Indiana corn and soybean association leaders were there when the U.S.-Mexico-Canada Agreement (USMCA) received unanimous support from the farm groups that organize the annual Commodity Classic during its General Session on Friday, March 1. American Soybean Association (ASA), National Corn Growers Association (NCGA), National Association of Wheat Growers (NAWG), National Sorghum Producers (NSP) and Association of Equipment Manufacturers (AEM) leaders pledged support for the tri-lateral trade deal that will replace the 25-year-old North America Free Trade Agreement (NAFTA) once ratified by Congress.
Congress must ratify the USMCA to close the loop on the legislative process. The farm leaders at Commodity Classic in Orlando, Fla., urged Congress to ratify USMCA quickly.
Joe Steinkamp, an Evansville, Ind., farmer and ASA board member, said maintaining reliable international trade partners benefits all U.S. farmers. “We don’t take for granted the relationships that U.S. farmers have developed with partners in Canada and Mexico,” he added. “Keeping these trade routes open goes a long way toward keeping U.S. farms profitable.”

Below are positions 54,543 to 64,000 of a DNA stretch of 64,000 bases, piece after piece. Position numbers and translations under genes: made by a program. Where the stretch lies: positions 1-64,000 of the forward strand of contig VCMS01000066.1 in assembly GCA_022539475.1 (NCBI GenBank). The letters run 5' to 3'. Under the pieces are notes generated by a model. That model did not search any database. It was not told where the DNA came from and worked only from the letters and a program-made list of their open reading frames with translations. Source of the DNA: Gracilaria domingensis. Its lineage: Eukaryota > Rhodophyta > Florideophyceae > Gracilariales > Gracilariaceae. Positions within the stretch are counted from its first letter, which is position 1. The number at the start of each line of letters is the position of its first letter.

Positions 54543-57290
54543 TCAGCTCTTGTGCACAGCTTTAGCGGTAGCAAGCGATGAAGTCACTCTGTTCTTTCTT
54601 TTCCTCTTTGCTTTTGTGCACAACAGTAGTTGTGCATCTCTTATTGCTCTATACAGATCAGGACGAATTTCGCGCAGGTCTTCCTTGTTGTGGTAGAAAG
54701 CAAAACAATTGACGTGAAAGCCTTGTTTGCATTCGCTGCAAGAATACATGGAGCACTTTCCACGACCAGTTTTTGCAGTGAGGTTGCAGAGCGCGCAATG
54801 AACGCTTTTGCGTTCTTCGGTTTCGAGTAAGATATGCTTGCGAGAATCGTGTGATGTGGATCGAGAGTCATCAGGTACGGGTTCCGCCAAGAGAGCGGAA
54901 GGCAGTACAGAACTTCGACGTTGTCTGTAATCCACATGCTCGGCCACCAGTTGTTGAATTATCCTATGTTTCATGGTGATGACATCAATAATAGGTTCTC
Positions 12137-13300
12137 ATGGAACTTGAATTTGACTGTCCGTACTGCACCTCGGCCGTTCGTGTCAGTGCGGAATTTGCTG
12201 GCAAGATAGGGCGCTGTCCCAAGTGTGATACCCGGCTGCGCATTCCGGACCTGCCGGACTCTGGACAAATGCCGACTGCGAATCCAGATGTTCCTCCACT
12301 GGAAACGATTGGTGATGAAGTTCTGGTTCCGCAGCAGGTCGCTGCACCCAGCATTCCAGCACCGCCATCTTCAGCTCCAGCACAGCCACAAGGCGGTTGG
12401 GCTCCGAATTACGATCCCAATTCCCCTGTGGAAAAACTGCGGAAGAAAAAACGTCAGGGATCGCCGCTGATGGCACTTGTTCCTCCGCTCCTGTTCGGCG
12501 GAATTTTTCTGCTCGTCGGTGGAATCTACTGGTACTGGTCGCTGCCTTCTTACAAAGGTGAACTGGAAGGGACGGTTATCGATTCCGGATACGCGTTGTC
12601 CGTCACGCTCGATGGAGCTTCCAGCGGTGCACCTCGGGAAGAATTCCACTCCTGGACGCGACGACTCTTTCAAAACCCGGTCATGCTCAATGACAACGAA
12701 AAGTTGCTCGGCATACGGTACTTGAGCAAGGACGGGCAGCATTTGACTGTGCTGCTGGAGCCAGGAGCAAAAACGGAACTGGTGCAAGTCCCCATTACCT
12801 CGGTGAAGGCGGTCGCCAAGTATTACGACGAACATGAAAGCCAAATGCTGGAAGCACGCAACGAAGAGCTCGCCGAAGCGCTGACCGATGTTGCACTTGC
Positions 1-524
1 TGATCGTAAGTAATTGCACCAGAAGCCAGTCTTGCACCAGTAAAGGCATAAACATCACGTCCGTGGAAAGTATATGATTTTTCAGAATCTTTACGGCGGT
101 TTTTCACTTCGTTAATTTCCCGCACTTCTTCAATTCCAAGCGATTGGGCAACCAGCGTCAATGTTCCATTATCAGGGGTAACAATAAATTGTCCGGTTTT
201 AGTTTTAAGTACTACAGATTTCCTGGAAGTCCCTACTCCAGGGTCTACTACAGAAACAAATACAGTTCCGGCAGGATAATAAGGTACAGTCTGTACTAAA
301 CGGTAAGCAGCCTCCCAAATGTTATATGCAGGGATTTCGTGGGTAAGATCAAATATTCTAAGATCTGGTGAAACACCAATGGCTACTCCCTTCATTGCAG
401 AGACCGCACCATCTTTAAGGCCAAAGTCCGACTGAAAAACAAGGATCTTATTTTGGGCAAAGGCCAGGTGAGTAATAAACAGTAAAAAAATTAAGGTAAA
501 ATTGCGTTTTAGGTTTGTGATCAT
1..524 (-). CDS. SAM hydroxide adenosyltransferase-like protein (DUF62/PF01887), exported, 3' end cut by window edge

Canada continues to serve as the top importer of Indiana-produced farm goods. In 2017, more than $44.6 million of Hoosier agricultural commodities crossed into Canada. The 2017 numbers represented an $11 million increase over the $33.5 million in ag goods shipped to Canada in 2016.
With nearly $12 million of Indiana ag products crossing the southern U.S. border to Mexico in 2017, Mexico ranks as the Hoosier State’s third-best trading partner. The No. 1 buyer of Indiana corn, Mexico imports more than 8 million metric tons of U.S. corn annually – twice as much as the second-best importer, Japan. Also, Mexico increased its purchase of Indiana soybeans by 91 percent in the past year.
“There are many reasons to support the USMCA,” said Howard County, Ind., farmer and NCGA National Corn Board member Denny Maple. “The USMCA allows Hoosier corn growers to do what we do best, and that’s grow corn. Mexico imports more Indiana corn than any other place in the world. This is not a complicated issue for us.”
“The USMCA is an imperative trade relationship for the American farmer,” said USGC board member and Madison County, Ind., farmer Joshua Miller. “Having a fair and working trade partnership with our neighboring countries displays that the United States is serious about developing fair trade around the world.”
Source: Indiana Corn and Soy